Form ETA-9035, the Labor Condition Application (LCA) form that employers use to disclose temporary worker wages, will soon compel additional reporting such as details about the scope of work and required workforce at each anticipated location. The changes also include additional requirements for H1-B dependent employers and willful violators.
This form is used for H-1B, H-1B1, and E-3 employment petitioners. Employers who want to review their contractual arrangements with vendors who sponsor workers from abroad should contact their Miller Mayer attorney.
The Department of Labor (DOL) has announced the following essential amendments:
- Employers must disclose if H-1B, H-1B1, or E-3 workers will be stationed at a third-party location as part of their assigned work;
- Employers must provide details for all potential worksites; and
- Employers must include an estimation of how many foreign workers they intend to employ at each worksite.
Even if employers do not regularly place workers at worksites they do not control, they should consider the impact of the new rule on H-1B sponsorship by their contractors. If a vendor supplies workers to the employer as a contractor, that employer’s name will now be publicly disclosed by the Department of Labor.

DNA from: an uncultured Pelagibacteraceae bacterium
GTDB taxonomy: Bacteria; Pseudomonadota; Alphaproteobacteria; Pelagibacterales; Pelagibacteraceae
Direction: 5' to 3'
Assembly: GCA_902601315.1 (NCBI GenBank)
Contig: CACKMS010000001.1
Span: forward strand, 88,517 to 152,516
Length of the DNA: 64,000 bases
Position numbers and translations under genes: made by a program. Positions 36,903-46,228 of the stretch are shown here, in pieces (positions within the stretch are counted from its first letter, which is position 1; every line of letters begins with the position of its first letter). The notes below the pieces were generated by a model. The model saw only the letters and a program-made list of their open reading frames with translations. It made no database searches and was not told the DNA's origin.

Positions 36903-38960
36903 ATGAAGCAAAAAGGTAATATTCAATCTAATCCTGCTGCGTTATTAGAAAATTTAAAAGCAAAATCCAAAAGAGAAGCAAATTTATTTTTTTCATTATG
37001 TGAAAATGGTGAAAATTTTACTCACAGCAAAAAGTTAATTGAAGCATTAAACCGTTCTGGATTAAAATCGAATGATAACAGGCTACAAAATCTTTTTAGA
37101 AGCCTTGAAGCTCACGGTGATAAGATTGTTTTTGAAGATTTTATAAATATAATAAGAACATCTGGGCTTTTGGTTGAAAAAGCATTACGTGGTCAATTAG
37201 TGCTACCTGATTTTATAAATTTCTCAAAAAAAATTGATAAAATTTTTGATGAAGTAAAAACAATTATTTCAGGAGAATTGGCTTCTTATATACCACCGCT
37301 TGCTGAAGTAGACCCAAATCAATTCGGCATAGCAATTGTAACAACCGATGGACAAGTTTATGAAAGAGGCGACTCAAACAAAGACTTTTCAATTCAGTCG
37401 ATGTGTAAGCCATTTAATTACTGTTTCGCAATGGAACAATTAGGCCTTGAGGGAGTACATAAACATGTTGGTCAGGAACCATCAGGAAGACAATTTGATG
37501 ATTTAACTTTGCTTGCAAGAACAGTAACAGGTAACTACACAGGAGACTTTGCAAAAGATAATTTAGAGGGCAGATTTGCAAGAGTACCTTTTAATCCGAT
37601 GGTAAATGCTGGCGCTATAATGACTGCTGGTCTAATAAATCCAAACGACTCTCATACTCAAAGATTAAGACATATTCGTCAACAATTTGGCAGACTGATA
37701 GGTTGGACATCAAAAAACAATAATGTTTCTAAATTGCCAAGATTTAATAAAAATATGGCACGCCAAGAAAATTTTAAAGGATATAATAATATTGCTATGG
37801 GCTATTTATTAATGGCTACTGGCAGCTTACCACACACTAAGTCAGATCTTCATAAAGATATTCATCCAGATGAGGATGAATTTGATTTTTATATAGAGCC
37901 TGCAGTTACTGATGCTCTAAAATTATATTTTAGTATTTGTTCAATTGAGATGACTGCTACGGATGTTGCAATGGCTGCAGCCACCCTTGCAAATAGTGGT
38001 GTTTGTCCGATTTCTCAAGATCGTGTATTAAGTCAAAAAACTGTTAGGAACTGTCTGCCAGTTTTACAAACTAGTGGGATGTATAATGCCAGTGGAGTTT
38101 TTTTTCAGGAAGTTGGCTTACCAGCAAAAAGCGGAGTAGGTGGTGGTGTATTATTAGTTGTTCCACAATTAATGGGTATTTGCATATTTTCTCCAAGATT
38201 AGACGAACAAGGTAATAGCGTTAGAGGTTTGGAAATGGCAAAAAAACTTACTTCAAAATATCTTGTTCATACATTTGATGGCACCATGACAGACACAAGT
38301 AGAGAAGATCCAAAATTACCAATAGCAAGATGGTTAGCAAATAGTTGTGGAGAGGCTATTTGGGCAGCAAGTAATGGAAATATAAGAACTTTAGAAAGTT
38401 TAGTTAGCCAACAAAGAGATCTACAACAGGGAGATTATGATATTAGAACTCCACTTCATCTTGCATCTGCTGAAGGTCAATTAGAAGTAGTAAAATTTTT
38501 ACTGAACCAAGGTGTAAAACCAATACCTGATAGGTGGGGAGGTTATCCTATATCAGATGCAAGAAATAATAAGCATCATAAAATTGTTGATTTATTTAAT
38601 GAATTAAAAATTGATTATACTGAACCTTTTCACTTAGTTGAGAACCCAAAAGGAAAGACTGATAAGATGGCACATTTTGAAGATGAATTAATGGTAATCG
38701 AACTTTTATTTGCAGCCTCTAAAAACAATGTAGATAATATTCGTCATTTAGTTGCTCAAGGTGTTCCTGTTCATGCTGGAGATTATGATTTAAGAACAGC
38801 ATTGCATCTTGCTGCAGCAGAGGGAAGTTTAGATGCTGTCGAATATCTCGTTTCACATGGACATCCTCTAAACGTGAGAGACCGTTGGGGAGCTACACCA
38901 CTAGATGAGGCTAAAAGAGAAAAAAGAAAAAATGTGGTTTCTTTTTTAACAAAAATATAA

As of November 19, 2018, the new LCA form will become mandatory, meaning that H-1B,
H-1B1, and E-3 employers filing an LCA on or after November 19 must use the revised form and comply with the new third-party worksite disclosure requirements. Certified LCAs submitted before November 19 will remain valid until they expire.
This revised LCA form marks the first time that the DOL has inquired in detail about third-party placements and required H-1B employers to disclose end-client or vendor names. Earlier this year, in a February 2018 policy memorandum, USCIS enacted similar requirements for H-1B petitions involving third-party worksites. The DOL states that these heightened requirements for H-1B third-party worksite petitions are aligned with the DOL’s June 6, 2017, news release directing agencies to increase protections for U.S. workers and “aggressively confront visa program fraud and abuse.”